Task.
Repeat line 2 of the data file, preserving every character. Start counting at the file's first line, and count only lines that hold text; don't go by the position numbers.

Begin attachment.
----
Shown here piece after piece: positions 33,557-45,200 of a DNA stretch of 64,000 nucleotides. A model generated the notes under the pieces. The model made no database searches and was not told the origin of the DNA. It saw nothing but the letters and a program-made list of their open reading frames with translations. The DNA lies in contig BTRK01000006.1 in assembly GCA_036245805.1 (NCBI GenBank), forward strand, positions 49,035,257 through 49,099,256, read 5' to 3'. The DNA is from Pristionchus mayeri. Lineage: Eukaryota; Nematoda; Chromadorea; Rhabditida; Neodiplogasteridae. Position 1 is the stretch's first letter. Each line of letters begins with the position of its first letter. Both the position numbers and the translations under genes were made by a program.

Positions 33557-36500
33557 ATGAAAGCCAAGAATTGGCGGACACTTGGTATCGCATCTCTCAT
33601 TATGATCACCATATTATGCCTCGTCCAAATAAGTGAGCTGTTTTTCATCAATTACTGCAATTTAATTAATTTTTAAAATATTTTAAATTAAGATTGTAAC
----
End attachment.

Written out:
Positions 33557-36500